While some unique challenges have emerged this year due to the Covid-19 pandemic, one development that stood out from the rest is this: Iron ore market participants have attributed the sharp price increases in the steelmaking raw material to the downstream steel market instead, in particular that for hot-rolled coil, the darling steel commodity that has outshone other products. Who leads who? The correlation between Chinese HRC prices and those for imported iron ore has strengthened significantly so far this year in comparison with the last two years.
In the third quarter of 2020, this correlation intensified in September after weakening in August.
An indication closer to one or minus one suggests a stronger correlation while those closer to zero suggest a weaker correlation.
Fastmarkets’ daily price assessment of steel hot-rolled coil domestic, ex-whs Eastern China was 3,820-3,840 yuan ($561-564) per tonne on Monday September 28 after falling from a 22-month high of 4,090-4,090 yuan per tonne on August 18.
Iron ore prices move in a similar pattern in August and September.
Fastmarkets’ index for iron ore 65% Fe Brazil-origin fines, cfr Qingdao stood at $128.50 per tonne on September 28, down by 10.3% from a year-to-date high of $143.30 per tonne on September 7.
Fastmarkets’ index for iron ore 62% Fe fines, cfr Qingdao was at $116.15 per tonne on September 28, down by 10.8% from September 14’s $130.17 per tonne, the highest so far this year.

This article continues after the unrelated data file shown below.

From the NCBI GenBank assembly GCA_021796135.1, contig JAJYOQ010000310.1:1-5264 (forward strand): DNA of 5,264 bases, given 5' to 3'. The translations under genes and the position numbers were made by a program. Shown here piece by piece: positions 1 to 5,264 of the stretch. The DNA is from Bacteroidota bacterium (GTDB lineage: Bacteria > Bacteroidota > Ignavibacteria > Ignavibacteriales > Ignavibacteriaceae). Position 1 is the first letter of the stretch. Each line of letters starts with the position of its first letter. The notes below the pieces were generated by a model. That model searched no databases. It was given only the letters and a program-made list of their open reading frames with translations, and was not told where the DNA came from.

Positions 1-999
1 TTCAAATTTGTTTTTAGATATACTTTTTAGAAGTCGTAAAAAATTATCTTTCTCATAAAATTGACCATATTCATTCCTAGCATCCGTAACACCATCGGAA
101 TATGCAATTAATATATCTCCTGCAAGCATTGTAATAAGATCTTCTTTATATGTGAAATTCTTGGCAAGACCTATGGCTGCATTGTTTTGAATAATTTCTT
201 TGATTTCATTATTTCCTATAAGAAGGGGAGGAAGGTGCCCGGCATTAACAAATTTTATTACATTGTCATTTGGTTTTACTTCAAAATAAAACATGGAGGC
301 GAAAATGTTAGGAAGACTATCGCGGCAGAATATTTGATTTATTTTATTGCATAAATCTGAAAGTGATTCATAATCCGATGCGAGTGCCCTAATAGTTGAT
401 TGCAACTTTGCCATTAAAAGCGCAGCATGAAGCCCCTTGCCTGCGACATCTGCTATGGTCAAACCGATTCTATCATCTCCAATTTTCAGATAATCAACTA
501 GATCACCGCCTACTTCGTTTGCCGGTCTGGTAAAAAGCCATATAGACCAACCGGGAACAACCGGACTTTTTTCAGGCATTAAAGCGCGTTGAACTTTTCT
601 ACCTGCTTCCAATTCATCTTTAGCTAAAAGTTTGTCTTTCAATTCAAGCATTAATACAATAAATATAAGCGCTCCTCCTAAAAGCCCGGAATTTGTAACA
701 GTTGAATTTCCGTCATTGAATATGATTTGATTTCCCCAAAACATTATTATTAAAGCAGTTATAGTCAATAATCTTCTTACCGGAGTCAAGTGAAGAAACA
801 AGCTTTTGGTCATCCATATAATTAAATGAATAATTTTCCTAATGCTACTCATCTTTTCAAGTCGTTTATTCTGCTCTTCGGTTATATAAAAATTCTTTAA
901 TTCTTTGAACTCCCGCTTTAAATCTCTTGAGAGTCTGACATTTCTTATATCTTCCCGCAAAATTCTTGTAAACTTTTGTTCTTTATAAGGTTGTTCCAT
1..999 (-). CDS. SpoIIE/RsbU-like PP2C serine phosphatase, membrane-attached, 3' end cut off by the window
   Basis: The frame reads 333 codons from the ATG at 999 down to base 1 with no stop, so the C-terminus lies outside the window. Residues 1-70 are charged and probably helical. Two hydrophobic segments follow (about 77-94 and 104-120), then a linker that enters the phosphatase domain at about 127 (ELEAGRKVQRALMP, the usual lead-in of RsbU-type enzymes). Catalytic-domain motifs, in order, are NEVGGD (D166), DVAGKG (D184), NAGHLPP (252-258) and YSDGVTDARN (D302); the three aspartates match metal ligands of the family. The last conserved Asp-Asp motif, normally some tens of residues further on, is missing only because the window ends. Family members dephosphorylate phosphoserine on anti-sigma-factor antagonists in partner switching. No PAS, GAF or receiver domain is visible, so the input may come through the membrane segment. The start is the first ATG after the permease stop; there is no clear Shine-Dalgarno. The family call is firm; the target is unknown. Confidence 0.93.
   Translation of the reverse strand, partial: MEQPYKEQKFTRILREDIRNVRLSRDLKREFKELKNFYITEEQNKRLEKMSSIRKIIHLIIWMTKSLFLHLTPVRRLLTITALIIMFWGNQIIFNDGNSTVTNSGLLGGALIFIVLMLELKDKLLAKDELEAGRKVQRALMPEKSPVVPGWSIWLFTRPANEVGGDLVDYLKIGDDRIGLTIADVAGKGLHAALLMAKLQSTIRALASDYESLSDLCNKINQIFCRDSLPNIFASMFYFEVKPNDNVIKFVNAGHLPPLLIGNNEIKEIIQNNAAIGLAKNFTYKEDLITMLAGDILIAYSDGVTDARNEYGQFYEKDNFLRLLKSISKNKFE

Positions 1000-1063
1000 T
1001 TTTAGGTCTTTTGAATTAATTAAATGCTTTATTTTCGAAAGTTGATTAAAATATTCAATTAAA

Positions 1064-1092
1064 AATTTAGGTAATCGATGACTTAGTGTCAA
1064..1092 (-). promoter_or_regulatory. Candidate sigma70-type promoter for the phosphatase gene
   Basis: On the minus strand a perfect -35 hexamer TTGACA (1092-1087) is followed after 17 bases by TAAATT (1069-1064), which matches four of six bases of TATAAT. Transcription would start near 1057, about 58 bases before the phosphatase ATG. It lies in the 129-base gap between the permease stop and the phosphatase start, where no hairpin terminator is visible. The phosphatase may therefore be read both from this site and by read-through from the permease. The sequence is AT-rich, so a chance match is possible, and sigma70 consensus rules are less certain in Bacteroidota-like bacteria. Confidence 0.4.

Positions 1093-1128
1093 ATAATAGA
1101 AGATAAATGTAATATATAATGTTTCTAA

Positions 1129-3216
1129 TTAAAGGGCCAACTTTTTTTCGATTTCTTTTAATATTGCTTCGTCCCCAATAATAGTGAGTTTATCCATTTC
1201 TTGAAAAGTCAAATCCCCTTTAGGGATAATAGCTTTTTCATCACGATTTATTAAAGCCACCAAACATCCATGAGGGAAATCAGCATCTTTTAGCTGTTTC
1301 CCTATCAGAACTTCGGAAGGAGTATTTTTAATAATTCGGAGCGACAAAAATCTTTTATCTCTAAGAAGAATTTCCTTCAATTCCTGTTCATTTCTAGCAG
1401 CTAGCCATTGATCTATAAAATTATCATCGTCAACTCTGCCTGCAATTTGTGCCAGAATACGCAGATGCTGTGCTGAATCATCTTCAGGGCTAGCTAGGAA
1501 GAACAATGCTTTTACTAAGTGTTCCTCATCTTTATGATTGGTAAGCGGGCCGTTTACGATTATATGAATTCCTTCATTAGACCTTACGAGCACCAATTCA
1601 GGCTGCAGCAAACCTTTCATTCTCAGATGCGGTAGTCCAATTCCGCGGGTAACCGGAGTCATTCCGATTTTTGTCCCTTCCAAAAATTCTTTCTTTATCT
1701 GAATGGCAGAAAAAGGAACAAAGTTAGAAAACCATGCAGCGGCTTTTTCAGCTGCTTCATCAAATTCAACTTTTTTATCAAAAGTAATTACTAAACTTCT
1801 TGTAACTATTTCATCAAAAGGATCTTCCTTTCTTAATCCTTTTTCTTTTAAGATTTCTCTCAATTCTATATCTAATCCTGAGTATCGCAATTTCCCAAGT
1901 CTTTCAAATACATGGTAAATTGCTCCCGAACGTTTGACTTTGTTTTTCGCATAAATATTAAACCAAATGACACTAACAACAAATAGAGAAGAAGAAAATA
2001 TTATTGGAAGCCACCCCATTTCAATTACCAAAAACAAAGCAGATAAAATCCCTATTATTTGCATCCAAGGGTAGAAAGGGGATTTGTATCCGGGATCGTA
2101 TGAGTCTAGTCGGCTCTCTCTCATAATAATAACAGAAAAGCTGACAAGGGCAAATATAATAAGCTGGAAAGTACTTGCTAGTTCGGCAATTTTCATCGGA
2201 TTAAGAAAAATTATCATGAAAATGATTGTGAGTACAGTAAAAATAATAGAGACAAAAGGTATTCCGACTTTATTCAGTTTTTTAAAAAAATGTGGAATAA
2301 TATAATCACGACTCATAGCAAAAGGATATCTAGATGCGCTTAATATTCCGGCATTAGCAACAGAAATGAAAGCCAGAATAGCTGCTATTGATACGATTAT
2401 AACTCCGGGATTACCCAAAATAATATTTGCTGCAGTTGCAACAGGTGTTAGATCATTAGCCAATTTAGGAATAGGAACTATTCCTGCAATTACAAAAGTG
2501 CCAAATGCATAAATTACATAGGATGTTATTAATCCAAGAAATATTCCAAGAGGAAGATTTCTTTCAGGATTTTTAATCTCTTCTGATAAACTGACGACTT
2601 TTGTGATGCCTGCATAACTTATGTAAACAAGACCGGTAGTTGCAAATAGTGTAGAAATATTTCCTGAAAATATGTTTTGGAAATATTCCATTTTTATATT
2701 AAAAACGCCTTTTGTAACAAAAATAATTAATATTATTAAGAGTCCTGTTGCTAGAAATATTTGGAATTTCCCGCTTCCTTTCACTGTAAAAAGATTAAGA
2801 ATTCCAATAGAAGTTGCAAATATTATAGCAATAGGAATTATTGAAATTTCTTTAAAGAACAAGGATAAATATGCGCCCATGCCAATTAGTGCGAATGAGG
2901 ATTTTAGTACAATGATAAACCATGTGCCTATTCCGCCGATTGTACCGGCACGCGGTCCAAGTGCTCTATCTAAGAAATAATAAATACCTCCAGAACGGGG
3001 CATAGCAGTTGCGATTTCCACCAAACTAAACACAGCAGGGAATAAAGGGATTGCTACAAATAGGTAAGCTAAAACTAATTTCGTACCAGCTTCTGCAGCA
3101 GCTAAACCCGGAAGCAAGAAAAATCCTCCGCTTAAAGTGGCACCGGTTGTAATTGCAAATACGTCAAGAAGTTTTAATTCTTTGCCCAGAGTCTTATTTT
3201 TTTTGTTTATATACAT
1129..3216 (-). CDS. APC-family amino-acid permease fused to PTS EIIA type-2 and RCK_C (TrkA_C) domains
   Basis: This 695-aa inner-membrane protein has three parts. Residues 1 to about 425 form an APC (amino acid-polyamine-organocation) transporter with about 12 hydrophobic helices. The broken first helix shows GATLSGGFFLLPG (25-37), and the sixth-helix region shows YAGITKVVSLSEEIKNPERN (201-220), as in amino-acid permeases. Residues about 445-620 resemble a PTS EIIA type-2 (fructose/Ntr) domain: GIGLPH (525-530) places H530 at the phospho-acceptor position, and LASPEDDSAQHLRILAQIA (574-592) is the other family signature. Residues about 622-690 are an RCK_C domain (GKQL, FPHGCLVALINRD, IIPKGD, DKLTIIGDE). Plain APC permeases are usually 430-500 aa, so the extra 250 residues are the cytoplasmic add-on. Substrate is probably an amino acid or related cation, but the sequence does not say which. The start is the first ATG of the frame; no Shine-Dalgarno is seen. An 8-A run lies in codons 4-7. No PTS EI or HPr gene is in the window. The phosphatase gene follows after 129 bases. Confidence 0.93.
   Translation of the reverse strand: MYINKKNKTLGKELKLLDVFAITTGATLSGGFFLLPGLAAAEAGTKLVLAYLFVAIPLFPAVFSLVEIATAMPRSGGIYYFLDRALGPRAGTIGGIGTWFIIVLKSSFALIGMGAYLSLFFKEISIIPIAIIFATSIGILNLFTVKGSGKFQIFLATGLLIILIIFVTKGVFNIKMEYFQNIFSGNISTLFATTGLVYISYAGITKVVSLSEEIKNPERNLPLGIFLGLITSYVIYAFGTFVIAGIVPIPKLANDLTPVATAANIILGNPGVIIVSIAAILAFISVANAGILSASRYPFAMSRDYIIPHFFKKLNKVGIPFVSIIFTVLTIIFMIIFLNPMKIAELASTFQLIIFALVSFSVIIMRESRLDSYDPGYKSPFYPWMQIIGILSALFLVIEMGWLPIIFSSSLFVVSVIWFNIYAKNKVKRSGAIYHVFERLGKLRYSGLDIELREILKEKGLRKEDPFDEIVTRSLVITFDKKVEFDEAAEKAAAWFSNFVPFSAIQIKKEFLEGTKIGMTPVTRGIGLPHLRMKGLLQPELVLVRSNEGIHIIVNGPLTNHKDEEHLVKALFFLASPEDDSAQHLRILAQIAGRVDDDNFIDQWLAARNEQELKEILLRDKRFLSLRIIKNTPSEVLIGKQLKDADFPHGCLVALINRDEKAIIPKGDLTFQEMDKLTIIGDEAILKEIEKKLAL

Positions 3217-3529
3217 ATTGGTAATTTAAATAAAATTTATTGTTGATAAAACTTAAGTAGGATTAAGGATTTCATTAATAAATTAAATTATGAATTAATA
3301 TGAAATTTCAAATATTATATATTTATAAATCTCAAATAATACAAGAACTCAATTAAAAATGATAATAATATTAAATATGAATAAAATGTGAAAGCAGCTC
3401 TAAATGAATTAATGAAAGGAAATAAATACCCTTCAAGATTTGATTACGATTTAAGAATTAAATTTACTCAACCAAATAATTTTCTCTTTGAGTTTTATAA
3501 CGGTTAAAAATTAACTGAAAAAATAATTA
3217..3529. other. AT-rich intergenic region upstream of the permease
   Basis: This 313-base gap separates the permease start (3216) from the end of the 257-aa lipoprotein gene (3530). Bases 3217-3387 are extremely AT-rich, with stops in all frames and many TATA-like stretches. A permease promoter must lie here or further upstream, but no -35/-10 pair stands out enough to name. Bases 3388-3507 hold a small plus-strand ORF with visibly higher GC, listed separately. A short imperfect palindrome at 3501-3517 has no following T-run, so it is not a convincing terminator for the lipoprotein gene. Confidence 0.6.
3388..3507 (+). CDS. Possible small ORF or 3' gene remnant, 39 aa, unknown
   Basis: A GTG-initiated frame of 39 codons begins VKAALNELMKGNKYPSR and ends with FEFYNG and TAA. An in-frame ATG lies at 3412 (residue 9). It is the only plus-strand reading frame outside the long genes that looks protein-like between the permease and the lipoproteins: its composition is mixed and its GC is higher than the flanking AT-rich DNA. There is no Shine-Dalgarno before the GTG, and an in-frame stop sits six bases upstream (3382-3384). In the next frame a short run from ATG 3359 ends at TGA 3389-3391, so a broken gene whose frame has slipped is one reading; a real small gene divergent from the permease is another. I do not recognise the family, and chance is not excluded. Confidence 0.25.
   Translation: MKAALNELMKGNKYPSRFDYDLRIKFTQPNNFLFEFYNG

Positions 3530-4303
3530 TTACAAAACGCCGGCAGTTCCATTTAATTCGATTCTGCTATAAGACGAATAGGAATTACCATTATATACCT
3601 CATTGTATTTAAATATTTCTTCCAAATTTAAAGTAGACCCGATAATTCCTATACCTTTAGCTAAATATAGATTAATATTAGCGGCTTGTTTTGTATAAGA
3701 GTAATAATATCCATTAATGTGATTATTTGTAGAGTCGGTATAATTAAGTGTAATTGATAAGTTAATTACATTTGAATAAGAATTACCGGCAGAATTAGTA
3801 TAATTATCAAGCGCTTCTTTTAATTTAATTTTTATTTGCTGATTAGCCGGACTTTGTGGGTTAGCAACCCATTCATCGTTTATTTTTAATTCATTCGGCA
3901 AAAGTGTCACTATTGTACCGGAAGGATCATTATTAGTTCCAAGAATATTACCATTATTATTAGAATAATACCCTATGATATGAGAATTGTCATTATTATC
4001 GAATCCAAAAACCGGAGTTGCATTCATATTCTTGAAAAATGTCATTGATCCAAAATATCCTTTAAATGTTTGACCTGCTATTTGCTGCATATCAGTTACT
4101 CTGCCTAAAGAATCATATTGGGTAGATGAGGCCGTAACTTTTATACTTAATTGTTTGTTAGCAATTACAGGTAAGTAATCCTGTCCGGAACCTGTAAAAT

Chinese support Chinese steel prices have bolstered those for iron ore for most of this year, market sources told Fastmarkets.
“It’s sometimes hard to tell whether raw material or end product is the main price driver of the other. This year, I believe that it is mainly steel prices driving iron ore prices,” a Shanghai-based trader said. “There’s hardly any reason other than steel demand that spurred iron ore price growth.”
The economic slowdown triggered by the Covid-19 pandemic would have caused iron ore prices to fall were it not for the strong demand from Chinese steel mills, the trader continued. This is unlike the tight supply situation in 2019, when the collapse of one of Vale’s tailings dams in Brazil caused prices to surge.
China imported 9.95 million tonnes of steel in the first seven months of this year, up by 49.3% from a year earlier, according to Chinese customs data.
China’s crude steel output was 593.17 million tonnes in the same period, up by 2.8% year on year, according to the National Bureau of Statistics.
“That happened while most other countries struggled to clear domestic steel stock,” the Shanghai-based trader said.
“China’s iron ore market fundamentals remained stable, and expectations of strong demand for steel caused more value to be priced into iron ore,” a trading source in southern China who deals in steelmaking raw materials said.
Breakout star The Shanghai-based trader believes HRC was the largest driver of prices for iron ore after April. Before then, rebar was the biggest driver, he said.